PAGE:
Trump Warns Iran Not to Threaten U.S.
Buttigieg Out of Town Nearly Half Time
Trump Scrambles to Reverse Rust Belt Slide
How a Full-Scale Trade War Could Slam Trump
The Profanity Presidency
Democrats May Use ‘Power of the Purse’ Next
• Trump Clips Hawks' Wings
• Trump Says He Made $434 Million in 2018
• Flynn Sang Like a Canary, Disregarded Influence from Unknown Congressman
• Walmart to Raise Prices due to Tariffs
• Democratic Presidential Candidate of the Week: Bill de Blasio
Donald Trump revealed his much-ballyhooed plan to reform the United States' immigration system on Thursday. He called it "pro-American" and the members of his administration went on TV to sell the proposal as the most sweeping overhaul of the country's immigration system since 1954. That situates it as the proud inheritor of the legacy established by...Operation Wetback.
The central element of the plan is an aggressive shift toward merit-based immigration. The United States already has that, of course, but the Trump proposal would essentially base all admission decisions on a point system, where potential new arrivals would be judged based on the skills they have, how much money they have in the bank, if they have a job offer in the U.S., and whether they speak English. In all fairness, this is similar to the Canadian system, which is based on the principle of "Ask not what Canada can do for you, but what you can do for Canada." Having relatives in the U.S. would not add points, which would thus end most so-called "chain migration." The proposal also calls for beefed-up border security (including a wall, of course), to be at least partly paid for by charging fees to folks crossing the border.
The plan was primarily crafted by Jared Kushner, with some input from Stephen Miller, and (allegedly) lots of input from border patrol agents. You will notice that nobody on that list has any particular expertise or skill in the art of politics. And so, consistent with that, the proposal is basically dead on arrival, and has little chance of becoming law. Democrats don't like any talk of more aggressive border security, given that this is an administration that has already separated families and locked children in cages. The blue team, and even some members of the red team, are also unhappy that the plan has nary a word about the millions of DACA recipients in the country. On the other side of the debate, many anti-immigrant advocates are unhappy that Trump's plan would not reduce the total number of immigrants allowed to enter the country, and that it's pretty fuzzy on how the wall is actually going to get built. Given these issues, all of the top Democrats in Congress, and quite a number of Republican senators—Susan Collins (ME), Chuck Grassley (IA), Shelley Moore-Capito (WV), and Jerry Moran (KS) among them—said they see no way that the proposal can get through both chambers or Congress. Or either chamber of Congress, for that matter.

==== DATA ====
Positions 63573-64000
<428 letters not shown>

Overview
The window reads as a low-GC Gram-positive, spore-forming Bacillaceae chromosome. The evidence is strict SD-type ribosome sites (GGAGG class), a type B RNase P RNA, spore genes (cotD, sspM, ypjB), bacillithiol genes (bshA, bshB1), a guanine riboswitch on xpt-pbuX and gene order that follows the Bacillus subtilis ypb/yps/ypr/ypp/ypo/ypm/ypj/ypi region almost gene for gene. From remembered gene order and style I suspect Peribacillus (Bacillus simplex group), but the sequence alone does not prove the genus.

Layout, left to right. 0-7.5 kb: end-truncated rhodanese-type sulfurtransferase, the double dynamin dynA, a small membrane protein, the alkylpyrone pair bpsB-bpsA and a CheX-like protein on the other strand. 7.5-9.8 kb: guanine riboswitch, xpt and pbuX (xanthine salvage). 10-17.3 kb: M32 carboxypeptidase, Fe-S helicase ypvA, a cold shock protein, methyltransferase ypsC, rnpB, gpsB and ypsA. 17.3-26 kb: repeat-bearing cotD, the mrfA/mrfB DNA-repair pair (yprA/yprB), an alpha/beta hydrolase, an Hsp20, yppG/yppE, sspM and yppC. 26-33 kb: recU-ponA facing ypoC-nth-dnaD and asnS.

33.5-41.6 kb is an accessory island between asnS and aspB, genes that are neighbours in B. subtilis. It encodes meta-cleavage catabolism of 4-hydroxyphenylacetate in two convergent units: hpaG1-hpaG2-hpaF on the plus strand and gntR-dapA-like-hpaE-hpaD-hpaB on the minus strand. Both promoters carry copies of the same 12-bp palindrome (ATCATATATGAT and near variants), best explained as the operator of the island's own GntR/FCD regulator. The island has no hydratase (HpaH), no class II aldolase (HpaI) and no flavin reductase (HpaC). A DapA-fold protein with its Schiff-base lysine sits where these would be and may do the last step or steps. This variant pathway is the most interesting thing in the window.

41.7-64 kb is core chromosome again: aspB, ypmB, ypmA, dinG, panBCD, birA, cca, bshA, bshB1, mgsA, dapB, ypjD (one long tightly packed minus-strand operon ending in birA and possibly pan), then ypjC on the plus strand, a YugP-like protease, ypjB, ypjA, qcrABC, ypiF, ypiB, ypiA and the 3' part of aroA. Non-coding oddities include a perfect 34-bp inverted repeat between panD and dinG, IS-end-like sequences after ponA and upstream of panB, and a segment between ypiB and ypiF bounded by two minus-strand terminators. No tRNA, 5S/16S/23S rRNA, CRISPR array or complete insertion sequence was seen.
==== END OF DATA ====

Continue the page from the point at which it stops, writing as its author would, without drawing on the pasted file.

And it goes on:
With that said, the plan was not really intended to become law. Its purpose, as with nearly every "policy proposal" that comes from Donald Trump, is to help him win his next election. His verbiage at Thursday's press conference made clear exactly what his expectations are, and exactly how he intends to wield the plan as a weapon over the next 18 months. "If for some reason, possibly political, we can't get the Democrats to approve this merit-based high-security plan, then we will get it approved immediately after the election, when we take back the House, keep the Senate, and of course, hold the presidency," he declared.
Given the fuzziness on the wall and on exactly what beefed-up security would look like, as well as the decision not to go for a reduction in the number of admittances, the administration is making a play for voters beyond the base. In other words, it's a proposal that even moderates and independents can get behind, as Team Trump sees it. That makes this the clearest indication so far that Trump 2020 realizes that the base alone is probably not going to be enough to win reelection. (Z)
Ronald Reagan sent troops to Lebanon. George H. W. Bush invaded Iraq. George W. Bush not only invaded Iraq, he started a war there that lingered beyond his presidency. Perhaps you notice a theme for what seems to happen these days whenever a Republican president is elected. There are a number of folks in the current administration, many of them alumni of the last GOP administration, who would like to make their own contribution to this legacy. The most notable of these is NSA John Bolton, and the Middle Eastern country he'd like to get violent with is Iran. To that end, the United States has adopted an aggressive posture in that part of the world recently. Several naval ships have been deployed, and there has been talk this week that the Pentagon is working on a plan to deploy 120,000 troops to that part of the world.